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Thursday, November 7, 2013

Greece - The Next Weimar?

This article by Prof. Aristides Hatzis triggered some powerful associations with me. Prof. Hatzis describes all the tensions which presently stress Greek society (particularly the events surrounding Golden Dawn). And then he makes the following comment:

"If you visit Greece you will be mesmerised by the tranquillity of its residents. Most of us are watching these dreadful acts as spectators of a soccer game".

I spend close to half the year in my wife's country of origin and I can fully subsribe to this observation. If it weren't for the news which I read and for the many closed shops, I wouldn't get the faintest idea that Greece is in the midst of an enormous economic crisis.

When I drive to downtown Thessaloniki, I have to make my way through bumper-to-bumper traffic and, if I am lucky, I find parking somewhere in the second row. I see full cafés and shopping streets crowded with people. Cheerful people, I should add. On a Friday evening, the area near the harbor is overcrowded with young people sitting in small groups on the ground. There may be a coffee or a soft drink here or there but no alcohol. Those young people seem to simply enjoy friendship.

When I drive past IKEA or the huge Cosmos Mediterranean shopping mall, I see seemingly endless parking areas full with cars. When we visit my wife's village, I see normal life. My wife's brother and his 3 adult children are all self-employed. They have all seen better times but they are still doing ok. Last weekend, our in-laws took us out to lunch in a village taverna. The place was full to the last seat and the tables were bending over with food and drinks. And - everyone seemed to enjoy life.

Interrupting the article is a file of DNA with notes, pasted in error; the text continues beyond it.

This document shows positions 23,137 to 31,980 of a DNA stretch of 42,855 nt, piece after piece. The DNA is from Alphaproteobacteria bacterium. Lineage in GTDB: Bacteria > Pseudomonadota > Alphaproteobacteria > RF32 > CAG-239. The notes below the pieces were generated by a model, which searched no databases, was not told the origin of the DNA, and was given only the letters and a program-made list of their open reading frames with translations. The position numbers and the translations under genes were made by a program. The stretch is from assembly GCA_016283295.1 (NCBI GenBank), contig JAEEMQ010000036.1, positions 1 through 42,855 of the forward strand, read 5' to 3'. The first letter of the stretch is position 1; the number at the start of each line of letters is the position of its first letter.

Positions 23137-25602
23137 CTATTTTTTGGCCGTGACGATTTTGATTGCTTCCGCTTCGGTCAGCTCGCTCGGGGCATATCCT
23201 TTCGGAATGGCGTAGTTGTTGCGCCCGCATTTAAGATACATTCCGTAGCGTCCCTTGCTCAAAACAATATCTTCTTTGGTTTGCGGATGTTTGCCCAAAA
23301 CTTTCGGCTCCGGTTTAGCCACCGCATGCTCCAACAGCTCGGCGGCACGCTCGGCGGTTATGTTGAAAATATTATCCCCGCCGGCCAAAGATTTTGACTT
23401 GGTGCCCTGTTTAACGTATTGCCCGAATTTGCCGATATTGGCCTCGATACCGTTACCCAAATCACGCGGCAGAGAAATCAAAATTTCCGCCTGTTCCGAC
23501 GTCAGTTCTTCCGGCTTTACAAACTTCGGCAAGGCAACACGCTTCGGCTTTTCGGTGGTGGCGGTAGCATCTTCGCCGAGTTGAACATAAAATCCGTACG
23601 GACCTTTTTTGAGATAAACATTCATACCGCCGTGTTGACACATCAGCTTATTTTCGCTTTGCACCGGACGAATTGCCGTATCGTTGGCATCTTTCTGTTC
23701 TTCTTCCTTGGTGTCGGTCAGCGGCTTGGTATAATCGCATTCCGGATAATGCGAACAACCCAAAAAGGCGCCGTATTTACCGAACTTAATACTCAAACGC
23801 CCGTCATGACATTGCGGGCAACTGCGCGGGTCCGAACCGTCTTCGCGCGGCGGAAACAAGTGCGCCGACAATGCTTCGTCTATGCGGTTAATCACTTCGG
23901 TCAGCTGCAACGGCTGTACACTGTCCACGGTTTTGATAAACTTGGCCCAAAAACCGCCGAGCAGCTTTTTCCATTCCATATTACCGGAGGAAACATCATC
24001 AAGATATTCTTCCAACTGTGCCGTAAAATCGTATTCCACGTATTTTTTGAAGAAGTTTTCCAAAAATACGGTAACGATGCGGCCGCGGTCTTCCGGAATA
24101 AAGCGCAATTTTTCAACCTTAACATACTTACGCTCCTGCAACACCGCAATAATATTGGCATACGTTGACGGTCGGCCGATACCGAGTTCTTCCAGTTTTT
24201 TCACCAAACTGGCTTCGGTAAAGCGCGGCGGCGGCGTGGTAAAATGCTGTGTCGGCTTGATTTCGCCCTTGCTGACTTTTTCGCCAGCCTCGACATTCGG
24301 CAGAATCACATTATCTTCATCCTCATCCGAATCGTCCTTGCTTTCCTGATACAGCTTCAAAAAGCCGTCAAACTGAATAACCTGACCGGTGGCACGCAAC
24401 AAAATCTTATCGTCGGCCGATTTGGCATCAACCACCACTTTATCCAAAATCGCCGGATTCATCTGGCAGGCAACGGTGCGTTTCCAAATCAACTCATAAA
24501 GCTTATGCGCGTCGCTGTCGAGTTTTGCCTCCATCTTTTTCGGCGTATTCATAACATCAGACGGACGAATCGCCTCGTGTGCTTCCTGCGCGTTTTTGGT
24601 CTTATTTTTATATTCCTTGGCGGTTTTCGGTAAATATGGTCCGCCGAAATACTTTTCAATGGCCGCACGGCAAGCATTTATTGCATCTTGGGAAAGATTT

The ability of Greek society to live with economic tension is nearly unbelievable to me. One wonders how wonderfully this society would work if it only worked wonderfully.

The following what-if thought crossed my mind. What if one chartered a few jumbo planes and flew a couple of thousand Greek politicians and their cronies to places in the Greek diaspora and what if those planes picked up a couple of thousand successful Greeks from the diaspora and flew them to Greece to take up the positions vacated by the above?

Would that perhaps quickly make a difference?

2 comments:

  1. "Would that perhaps make a difference?"
    I know it was just a joke, but I can't help it, the temptation is too big.
    Of cause it would make a difference, to the Greeks of the diaspora, and a bad one.
    History has shown us that the occupiers always succumb to the habits of the occupied. What do you think happened to the Austrian civil servants and officers who served of the fringes of the KuK empire? They "went native". (Reminds me that I should read Radetzkymarsch again).
    Lennard

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  2. Klaus, if I may, I would like to post the following somewhat melodramatic story to counteract your rosy depiction of life in crisis-stricken Greece.

    http://www.huffingtonpost.com/justine-frangouliargyris/mommy-i-promise-we-will-n_b_4218829.html?utm_hp_ref=tw

    Bottom line, yes, a lot of Greeks still have money, and for them life goes on as usual. But for a lot of other Greeks, life doesn't go on as usual. The only thing is that the second category don't go to IKEA or to the local restaurant or wherever, but rather stay hidden in the shadows so we don't see them.

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